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HDMI 2.0

HDMI 2.0 vs 1.4: What’s the difference?

HDMI 2.0 was announced as a standard in late 2013. It got a lot of people confused, wondering if they suddenly needed to throw away their TVs in order to get on this latest tech trend.

As far as tech advancements go, HDMI 2.0 is a pretty friendly one. It’s as much a standard of software as hardware, and cables designed for HDMI 1.4 systems will work just fine with new HDMI 2.0 devices.

What you need to make sure is that both ends of your entertainment chain – your TV and Blu-ray player, for example – support the standard. It’ll mean they’re geared up for the new standards we’ll dig into shortly. Some previously HDMI 1.4 hardware needs nothing more than a firmware update.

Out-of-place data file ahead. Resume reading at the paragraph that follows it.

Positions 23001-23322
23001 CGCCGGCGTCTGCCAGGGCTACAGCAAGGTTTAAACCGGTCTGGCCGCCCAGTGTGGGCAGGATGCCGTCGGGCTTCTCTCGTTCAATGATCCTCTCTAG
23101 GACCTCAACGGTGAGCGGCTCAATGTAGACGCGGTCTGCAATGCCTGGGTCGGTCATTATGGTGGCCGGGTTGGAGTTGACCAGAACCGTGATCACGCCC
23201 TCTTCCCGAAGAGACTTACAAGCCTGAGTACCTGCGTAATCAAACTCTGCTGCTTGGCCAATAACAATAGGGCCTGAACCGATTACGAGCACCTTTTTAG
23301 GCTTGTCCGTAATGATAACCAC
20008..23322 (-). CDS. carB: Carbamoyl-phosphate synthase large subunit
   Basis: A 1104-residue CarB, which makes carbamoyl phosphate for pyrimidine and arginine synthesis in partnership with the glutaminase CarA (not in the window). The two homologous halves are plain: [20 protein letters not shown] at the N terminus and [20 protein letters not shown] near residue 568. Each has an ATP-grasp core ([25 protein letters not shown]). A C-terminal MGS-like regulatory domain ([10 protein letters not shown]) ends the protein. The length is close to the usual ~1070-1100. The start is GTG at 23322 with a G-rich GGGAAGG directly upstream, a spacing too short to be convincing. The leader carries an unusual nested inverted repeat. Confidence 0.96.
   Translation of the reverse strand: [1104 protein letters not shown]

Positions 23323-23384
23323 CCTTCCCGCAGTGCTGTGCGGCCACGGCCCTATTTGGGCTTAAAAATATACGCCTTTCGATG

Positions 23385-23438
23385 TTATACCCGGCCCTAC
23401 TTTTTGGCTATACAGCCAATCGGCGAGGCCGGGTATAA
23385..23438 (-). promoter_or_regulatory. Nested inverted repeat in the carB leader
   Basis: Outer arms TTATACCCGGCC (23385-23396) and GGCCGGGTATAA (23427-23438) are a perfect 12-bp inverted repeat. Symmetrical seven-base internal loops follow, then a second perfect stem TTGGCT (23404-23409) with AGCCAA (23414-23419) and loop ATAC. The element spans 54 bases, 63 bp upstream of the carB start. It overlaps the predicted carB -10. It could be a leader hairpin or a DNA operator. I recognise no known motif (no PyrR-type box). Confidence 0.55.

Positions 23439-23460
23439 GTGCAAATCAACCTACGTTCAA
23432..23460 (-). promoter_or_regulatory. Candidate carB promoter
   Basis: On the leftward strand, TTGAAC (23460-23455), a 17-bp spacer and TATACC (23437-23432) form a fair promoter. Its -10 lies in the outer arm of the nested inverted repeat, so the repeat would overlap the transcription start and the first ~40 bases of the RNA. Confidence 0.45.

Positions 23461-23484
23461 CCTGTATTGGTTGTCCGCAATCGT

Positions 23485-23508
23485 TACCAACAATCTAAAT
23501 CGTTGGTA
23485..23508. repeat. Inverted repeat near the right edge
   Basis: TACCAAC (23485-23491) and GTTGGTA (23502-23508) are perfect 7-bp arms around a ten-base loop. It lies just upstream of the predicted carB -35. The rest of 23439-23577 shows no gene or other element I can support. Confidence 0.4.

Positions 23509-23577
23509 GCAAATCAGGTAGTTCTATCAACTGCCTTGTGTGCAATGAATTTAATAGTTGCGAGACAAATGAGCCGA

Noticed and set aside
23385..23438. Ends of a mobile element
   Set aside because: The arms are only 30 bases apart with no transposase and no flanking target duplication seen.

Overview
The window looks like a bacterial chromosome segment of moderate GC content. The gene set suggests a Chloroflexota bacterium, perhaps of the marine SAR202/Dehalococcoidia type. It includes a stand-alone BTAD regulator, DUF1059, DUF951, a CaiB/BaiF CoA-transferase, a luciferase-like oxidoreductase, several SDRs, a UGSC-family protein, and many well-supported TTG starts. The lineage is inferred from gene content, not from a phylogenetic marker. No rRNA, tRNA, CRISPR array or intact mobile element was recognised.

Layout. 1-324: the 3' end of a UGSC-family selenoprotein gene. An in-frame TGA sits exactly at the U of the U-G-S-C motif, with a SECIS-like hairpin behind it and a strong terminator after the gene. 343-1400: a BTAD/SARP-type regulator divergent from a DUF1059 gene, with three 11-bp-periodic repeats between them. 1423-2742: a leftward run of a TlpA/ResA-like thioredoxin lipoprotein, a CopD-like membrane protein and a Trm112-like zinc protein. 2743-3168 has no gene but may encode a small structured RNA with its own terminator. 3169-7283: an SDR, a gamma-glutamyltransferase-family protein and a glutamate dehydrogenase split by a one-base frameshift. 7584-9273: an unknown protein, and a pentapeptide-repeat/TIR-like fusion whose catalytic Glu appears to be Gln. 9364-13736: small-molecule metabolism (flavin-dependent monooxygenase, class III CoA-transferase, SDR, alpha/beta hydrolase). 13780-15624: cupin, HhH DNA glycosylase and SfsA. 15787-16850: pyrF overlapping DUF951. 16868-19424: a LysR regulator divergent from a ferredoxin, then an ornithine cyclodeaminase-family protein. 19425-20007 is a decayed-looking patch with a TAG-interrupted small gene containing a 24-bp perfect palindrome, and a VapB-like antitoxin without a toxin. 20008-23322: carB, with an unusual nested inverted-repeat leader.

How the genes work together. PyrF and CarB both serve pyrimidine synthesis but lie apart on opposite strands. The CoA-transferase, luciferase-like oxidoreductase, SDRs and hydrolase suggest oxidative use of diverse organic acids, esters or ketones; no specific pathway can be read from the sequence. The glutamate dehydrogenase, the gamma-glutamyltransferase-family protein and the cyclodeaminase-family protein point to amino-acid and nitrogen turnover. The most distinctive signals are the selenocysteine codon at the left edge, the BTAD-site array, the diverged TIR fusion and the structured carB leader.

HDMI 2.0 is a reimagining of the interchange between your bits of home entertainment gear, one that factors in the immense amount of data required to get high-quality audio and video to something like a 4K 3D-capable TV.

HDMI 2.0 itself isn’t really about resolution, though, but bandwidth. More bandwidth is what makes all of its new standards possible. HDMI 2.0 systems can transfer data at up to 18Gbps, up from 10.2Gbps in HDMI 1.4.

In terms we’re all more likely to get on with, 18Gbps is 2,250MB a second. For a little more context, normal Blu-rays max out at 54Mbps, or 6.75MB per second. The HDMI pipe is wider than a dual carriageway.

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